The rules require that a motion to recuse (disqualify) be made first to the judge himself. Judges are supposed to be “big enough” people to dispassionately evaluate the merits of such a motion. Powell’s motion is incendiary (accusing him of outright political bias) and radical (demanding that he produce documents to Flynn, although there’s no legal authority cited for this demand).
All of that is irrelevant, however, to the question of whether Sullivan’s conduct falls below the standard of impartiality required of a federal judge. If Sullivan denies the motion, Flynn can seek a writ of mandamus from the court of appeals to order the disqualification.
The Judge Was Clearly Hostile Toward Powell
Antagonism toward a party’s lawyer is a classic example of bias that warrants disqualification. It is improper for a judge to be influenced in his handling of a case or rulings on it because he dislikes a party’s attorney. A judge must set such irrelevant, personal considerations aside. If he cannot, he must disqualify himself.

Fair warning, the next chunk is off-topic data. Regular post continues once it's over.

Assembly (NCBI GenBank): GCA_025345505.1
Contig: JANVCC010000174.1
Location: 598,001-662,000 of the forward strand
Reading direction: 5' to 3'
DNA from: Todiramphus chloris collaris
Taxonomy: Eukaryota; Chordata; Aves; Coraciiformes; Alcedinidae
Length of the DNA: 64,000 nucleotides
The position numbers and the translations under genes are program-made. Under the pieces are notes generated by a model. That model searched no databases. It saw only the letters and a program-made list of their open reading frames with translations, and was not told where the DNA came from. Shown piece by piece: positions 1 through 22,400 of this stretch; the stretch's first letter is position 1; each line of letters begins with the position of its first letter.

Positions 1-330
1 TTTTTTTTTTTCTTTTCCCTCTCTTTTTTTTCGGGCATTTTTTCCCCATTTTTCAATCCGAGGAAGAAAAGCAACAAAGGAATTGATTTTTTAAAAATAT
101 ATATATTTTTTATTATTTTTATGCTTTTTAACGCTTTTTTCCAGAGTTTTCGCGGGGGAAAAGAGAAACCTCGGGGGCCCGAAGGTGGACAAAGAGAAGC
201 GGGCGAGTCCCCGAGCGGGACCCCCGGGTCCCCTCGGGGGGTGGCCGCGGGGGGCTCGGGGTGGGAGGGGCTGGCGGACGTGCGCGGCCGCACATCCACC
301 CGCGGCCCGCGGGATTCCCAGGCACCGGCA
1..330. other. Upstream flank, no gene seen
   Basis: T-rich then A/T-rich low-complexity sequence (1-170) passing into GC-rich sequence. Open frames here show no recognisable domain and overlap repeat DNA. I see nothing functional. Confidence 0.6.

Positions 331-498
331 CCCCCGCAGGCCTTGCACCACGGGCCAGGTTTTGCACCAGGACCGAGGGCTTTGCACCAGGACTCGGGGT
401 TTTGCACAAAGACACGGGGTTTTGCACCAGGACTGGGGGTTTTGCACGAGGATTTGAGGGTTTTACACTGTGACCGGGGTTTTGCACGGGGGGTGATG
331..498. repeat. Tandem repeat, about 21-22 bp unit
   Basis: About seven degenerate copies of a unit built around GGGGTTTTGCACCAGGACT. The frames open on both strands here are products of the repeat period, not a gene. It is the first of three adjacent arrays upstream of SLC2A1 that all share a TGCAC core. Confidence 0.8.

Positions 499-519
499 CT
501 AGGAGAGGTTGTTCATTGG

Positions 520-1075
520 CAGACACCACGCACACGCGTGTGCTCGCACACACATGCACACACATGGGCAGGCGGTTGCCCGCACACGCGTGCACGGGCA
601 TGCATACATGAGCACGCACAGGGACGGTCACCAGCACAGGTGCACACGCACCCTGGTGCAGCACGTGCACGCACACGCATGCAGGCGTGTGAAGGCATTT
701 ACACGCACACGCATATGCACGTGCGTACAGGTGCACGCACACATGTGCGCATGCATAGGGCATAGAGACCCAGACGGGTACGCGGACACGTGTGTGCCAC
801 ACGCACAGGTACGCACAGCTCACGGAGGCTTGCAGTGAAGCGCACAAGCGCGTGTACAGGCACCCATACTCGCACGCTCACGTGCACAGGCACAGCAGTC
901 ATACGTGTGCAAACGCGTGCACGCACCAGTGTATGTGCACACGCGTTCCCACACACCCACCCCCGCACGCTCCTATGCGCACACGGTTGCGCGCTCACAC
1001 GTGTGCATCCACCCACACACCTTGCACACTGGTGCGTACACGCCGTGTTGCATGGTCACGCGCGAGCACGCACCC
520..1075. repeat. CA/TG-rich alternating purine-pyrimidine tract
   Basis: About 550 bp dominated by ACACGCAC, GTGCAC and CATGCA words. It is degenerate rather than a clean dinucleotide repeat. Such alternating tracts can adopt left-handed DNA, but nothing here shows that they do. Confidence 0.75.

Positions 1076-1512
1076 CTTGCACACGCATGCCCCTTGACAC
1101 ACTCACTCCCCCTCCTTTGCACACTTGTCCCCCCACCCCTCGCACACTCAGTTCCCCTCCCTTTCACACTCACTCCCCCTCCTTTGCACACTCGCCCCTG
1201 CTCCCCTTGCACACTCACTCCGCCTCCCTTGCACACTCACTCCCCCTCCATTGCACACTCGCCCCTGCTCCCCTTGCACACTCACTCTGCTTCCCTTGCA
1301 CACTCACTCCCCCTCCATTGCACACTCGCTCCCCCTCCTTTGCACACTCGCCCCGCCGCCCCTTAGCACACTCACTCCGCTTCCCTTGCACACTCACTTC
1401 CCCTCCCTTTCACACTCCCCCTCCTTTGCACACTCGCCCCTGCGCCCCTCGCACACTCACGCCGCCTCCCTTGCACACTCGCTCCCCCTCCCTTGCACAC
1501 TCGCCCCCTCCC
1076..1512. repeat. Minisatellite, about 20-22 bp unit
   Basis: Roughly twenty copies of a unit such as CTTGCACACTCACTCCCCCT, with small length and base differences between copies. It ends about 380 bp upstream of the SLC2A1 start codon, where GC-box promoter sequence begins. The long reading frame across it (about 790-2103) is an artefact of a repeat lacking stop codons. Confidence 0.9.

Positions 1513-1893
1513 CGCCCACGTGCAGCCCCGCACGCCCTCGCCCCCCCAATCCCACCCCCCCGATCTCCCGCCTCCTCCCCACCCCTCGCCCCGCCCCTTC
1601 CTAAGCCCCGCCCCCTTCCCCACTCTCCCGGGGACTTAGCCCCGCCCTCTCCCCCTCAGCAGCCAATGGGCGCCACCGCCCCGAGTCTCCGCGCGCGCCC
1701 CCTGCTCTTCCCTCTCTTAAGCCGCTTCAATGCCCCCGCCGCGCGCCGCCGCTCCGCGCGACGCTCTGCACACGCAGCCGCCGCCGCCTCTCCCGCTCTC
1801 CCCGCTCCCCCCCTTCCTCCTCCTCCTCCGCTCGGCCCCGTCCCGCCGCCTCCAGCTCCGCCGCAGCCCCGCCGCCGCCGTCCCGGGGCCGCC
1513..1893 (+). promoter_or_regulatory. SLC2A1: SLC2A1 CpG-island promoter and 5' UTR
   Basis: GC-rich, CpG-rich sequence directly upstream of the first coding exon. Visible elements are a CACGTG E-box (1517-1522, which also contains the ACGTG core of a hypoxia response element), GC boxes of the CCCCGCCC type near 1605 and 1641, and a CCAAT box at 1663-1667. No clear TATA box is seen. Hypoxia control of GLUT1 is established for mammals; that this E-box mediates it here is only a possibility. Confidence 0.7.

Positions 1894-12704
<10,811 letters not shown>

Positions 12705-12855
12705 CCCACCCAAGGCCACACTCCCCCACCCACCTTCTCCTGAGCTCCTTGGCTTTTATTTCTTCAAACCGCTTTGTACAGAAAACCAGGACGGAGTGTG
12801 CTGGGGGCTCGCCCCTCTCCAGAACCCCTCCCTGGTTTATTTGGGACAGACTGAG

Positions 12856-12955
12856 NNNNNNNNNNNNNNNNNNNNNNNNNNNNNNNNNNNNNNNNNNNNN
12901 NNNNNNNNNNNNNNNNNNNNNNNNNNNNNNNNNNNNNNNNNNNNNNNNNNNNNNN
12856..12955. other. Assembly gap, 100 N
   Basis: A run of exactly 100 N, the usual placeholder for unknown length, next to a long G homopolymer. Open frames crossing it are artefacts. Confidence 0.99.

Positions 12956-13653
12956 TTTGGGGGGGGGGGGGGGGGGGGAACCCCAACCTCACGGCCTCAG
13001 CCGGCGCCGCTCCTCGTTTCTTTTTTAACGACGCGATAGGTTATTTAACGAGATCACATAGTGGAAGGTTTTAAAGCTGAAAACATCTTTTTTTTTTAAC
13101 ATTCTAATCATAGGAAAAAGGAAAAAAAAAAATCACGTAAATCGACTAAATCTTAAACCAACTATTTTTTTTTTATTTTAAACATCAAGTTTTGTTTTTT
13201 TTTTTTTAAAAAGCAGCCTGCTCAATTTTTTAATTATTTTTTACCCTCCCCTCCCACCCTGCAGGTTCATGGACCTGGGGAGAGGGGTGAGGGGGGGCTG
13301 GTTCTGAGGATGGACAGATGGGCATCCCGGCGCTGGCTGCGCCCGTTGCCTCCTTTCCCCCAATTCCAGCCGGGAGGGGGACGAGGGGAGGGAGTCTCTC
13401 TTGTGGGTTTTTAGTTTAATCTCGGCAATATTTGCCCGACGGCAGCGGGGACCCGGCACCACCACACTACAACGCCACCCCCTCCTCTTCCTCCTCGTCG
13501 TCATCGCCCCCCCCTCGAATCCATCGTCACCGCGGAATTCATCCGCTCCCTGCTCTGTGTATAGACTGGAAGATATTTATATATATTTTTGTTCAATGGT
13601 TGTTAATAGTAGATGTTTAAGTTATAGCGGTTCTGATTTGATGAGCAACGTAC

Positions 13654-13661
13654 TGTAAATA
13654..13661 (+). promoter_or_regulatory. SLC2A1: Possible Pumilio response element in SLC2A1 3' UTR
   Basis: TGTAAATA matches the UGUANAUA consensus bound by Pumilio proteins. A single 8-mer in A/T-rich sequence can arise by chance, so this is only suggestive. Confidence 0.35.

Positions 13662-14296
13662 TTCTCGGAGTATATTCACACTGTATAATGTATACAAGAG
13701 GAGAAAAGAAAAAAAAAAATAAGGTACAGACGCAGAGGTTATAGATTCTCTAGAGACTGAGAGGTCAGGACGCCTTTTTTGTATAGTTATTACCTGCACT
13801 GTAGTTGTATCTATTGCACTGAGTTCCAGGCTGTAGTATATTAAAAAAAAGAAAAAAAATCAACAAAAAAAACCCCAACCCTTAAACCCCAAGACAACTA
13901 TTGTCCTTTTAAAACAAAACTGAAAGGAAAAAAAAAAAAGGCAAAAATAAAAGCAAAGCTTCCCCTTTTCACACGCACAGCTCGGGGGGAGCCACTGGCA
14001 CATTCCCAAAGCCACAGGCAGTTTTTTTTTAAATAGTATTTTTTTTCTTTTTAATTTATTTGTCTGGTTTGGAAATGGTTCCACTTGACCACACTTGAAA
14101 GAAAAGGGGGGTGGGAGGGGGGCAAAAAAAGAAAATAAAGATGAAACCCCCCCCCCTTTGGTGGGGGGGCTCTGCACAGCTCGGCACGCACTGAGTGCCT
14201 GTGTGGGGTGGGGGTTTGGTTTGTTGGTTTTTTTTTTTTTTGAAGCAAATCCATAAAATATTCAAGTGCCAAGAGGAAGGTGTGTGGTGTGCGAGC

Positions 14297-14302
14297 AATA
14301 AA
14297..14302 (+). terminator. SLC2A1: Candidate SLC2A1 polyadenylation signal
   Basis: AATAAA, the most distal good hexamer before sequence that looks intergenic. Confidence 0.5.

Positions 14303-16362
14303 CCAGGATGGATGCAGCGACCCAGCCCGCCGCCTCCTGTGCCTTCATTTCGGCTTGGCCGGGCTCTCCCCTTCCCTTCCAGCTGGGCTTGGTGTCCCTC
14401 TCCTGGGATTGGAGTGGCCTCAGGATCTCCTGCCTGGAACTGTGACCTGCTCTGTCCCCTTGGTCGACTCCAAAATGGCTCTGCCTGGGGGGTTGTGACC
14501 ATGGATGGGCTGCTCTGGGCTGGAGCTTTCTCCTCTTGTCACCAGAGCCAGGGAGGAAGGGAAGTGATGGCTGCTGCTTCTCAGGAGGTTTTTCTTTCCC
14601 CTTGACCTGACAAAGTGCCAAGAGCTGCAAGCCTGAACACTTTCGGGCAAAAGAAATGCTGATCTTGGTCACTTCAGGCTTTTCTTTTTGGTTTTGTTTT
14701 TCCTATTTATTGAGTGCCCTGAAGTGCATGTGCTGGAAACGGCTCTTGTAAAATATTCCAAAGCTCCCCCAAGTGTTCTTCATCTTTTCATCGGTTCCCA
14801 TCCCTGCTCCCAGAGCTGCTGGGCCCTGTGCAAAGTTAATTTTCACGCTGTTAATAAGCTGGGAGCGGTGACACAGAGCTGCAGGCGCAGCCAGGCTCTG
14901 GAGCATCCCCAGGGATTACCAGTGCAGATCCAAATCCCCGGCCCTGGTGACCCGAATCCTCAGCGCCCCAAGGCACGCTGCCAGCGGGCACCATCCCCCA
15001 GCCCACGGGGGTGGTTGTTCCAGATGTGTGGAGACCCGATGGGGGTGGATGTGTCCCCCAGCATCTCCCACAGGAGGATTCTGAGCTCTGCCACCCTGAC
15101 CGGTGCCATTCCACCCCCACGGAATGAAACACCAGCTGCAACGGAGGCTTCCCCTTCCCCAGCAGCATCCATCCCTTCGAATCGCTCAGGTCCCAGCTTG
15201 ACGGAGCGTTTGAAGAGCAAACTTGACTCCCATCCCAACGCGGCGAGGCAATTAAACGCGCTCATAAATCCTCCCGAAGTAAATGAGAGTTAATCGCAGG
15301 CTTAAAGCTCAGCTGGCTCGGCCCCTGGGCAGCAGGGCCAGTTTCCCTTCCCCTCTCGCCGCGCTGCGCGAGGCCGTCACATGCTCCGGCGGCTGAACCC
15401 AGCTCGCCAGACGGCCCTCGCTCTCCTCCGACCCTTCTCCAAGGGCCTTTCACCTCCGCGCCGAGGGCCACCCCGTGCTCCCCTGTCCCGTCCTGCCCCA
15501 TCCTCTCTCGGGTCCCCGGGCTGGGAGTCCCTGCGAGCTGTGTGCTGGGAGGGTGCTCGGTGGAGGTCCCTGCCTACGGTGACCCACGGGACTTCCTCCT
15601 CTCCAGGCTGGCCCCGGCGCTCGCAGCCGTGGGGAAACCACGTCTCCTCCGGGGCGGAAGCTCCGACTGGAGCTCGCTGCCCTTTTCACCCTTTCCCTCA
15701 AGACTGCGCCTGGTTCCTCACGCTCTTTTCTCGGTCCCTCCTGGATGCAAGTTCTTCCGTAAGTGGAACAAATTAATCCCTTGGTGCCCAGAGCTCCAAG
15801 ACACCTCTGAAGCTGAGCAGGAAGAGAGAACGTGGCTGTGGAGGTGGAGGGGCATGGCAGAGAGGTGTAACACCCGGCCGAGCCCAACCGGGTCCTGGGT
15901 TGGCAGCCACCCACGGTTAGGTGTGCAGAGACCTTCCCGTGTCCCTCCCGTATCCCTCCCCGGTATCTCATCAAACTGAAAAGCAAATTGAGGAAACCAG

During the Sept. 29 hearing, Sullivan obviously treated Powell in a more peremptory and dismissive fashion than he did either government counsel or amicus counsel (former Judge John Gleeson). Sullivan cut off her arguments and explanations but didn’t do so to the other counsel.
Powell attached to her motion eight pages of tweets in which ordinary people who listened to the proceedings commented on what they perceived as the judge’s bias against her or Flynn. Although not dispositive, these real-time observations of the perceived fairness of the proceeding by the public are probative.
Sullivan Accused Flynn’s Attorney of Unethical Conduct